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Blow for rehabilitation as fewer inmates involved in purposeful activity

More than 1000 prisoners in Scotland aren’t engaged in work or purposeful activity, new figures have revealed.

It means 17 per cent of inmates aren’t taking meaningful steps towards rehabilitation.

According to the Scottish Prison Service, there are currently 6266 inmates north of the border.

Of those, 3696 are enrolled in work programmes with a further 2338 carrying out what guidelines deem “purposeful activity”.

Such programmes have been shown in the past to have a significant positive impact on reoffending and prospects of rehabilitation.

Once the 215 signed off sick are stripped out, that leaves 1118 doing nothing, despite the SNP government saying it wanted to improve activity in jails.

Analysis has also revealed a reduction in those putting their time in prison to good use.

In the space of two years, the number of hours taken up by work or activity has fallen by 300,000, with inmates now doing an average of an hour less per week.

And some prisons have far more inmates than they do spaces for work and activity.

At HMP Edinburgh there are 541 work and activity spaces for 888 offenders, while at the newly renovated Low Moss, 755 inmates have to make do with 343 slots.

The Scottish Conservatives – who obtained the data through Freedom of Information - have repeatedly called for prisoners to be given work or education in jail, both to boost the chances of rehabilitation and pay something back to society.

Scottish Conservative shadow justice secretary Liam Kerr said:

“Every prisoner should be compelled to either work or take part in some kind of meaningful activity while they’re in jail.

“Evidence shows that this will boost their chances of successfully reintegrating upon release no end, and forces them to pay back something to society in the process.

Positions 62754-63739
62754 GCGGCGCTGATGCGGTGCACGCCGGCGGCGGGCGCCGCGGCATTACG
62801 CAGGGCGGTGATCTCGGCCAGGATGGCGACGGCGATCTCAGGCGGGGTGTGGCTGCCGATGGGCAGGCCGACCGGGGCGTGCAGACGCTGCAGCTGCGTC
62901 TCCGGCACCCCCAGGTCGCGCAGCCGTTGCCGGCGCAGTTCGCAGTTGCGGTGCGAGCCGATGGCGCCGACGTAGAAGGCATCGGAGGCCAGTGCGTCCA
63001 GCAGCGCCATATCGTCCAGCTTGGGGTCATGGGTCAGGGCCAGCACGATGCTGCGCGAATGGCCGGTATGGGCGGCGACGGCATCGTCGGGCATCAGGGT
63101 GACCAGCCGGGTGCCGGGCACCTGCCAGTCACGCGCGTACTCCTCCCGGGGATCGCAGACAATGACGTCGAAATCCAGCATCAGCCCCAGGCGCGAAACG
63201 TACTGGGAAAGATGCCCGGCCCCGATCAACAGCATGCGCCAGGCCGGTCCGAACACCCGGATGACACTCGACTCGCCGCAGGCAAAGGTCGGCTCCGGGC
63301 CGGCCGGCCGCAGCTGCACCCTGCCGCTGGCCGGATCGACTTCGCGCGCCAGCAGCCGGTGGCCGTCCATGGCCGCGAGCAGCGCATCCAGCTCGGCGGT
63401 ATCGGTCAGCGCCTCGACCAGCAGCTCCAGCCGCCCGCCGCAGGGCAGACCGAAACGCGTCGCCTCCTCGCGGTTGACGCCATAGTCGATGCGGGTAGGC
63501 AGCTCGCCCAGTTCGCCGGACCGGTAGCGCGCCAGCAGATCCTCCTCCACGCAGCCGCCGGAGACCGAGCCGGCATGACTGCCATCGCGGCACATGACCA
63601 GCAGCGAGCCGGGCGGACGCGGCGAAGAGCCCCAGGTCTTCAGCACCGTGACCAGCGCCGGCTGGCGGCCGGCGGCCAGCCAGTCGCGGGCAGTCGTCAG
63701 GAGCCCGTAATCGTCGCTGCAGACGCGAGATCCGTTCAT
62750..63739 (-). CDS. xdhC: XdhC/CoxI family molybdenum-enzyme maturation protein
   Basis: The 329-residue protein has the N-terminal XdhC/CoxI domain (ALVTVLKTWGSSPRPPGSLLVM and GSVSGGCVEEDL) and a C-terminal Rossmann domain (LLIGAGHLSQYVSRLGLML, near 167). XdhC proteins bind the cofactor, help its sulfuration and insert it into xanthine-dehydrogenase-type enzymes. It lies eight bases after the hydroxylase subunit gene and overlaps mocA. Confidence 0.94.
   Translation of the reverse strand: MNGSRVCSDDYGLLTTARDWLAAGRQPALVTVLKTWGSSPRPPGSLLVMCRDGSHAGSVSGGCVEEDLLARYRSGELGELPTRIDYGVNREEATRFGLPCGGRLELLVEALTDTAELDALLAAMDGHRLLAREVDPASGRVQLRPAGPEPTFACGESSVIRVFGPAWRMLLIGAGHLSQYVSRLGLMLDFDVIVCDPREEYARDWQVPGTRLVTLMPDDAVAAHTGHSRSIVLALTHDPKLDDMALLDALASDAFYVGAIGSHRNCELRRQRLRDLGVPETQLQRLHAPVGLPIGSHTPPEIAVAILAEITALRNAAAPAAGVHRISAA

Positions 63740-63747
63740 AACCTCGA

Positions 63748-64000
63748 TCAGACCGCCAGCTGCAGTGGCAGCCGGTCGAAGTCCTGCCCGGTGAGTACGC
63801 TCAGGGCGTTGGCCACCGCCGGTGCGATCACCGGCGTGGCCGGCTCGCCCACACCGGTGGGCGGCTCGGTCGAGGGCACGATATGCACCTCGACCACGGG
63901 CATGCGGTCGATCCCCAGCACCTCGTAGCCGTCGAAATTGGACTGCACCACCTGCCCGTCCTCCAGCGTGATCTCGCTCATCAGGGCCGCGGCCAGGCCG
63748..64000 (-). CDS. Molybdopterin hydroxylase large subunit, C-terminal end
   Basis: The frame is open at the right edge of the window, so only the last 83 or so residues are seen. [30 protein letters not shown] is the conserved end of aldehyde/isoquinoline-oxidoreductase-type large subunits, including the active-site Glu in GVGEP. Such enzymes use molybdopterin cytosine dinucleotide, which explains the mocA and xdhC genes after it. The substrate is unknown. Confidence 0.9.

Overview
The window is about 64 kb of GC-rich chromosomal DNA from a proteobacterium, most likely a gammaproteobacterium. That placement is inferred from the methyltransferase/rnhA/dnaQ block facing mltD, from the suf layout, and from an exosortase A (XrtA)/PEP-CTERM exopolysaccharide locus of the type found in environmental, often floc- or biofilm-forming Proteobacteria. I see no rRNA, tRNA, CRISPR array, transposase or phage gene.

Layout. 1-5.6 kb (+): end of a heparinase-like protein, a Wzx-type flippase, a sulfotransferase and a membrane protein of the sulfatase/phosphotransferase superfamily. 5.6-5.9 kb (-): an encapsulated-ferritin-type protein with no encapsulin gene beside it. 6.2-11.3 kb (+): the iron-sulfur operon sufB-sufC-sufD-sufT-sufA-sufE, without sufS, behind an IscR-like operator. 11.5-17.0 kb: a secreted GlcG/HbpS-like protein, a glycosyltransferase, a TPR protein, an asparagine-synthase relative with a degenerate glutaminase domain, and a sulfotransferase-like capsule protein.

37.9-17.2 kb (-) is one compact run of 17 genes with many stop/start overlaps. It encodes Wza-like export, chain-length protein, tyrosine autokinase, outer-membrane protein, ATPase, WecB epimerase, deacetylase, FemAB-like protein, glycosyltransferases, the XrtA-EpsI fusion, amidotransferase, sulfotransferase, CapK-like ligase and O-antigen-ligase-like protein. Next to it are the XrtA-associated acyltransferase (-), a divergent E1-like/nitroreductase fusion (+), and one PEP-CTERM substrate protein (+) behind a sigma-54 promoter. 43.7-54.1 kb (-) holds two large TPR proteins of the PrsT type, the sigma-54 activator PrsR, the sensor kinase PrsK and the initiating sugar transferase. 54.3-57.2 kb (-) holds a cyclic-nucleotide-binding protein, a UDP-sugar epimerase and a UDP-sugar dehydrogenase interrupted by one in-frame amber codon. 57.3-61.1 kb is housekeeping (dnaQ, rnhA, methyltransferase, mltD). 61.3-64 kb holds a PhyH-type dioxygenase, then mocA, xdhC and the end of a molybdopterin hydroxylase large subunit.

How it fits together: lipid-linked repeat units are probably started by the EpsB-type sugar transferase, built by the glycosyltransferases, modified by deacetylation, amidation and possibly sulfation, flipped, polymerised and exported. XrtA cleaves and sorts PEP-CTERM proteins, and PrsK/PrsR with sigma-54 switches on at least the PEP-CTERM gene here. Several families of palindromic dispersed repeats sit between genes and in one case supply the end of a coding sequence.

“But these figures show more than 1000 criminals are not doing this and, in some parts of the country, there simply aren’t enough spaces for them.

“This will do nothing to reduce reoffending for those who are simply sitting inside twiddling their thumbs, watching TV or playing computer games at the taxpayer’s expense.

“Prison is there to keep the public safe and to act as a deterrent to anyone considering criminal behaviour.

“But in addition to that its role in rehabilitation is critical, and we have to make sure every single inmate is involved in that vital process.”


Notes to editors:

To see the full FoI responses from the Scottish Prison Service, visit:

The number of hours of purposeful activity is falling. In 2014-15, the number of hours of activity that contributes to reducing re-offending was 7,098,196. In two years this has fallen by over 300,000 hours to 6,785,800. The average prisoner receives one hour less of this activity per week compared with last year. (Scottish Prison Service Annual Report and Accounts 2016-2017, p80, link)

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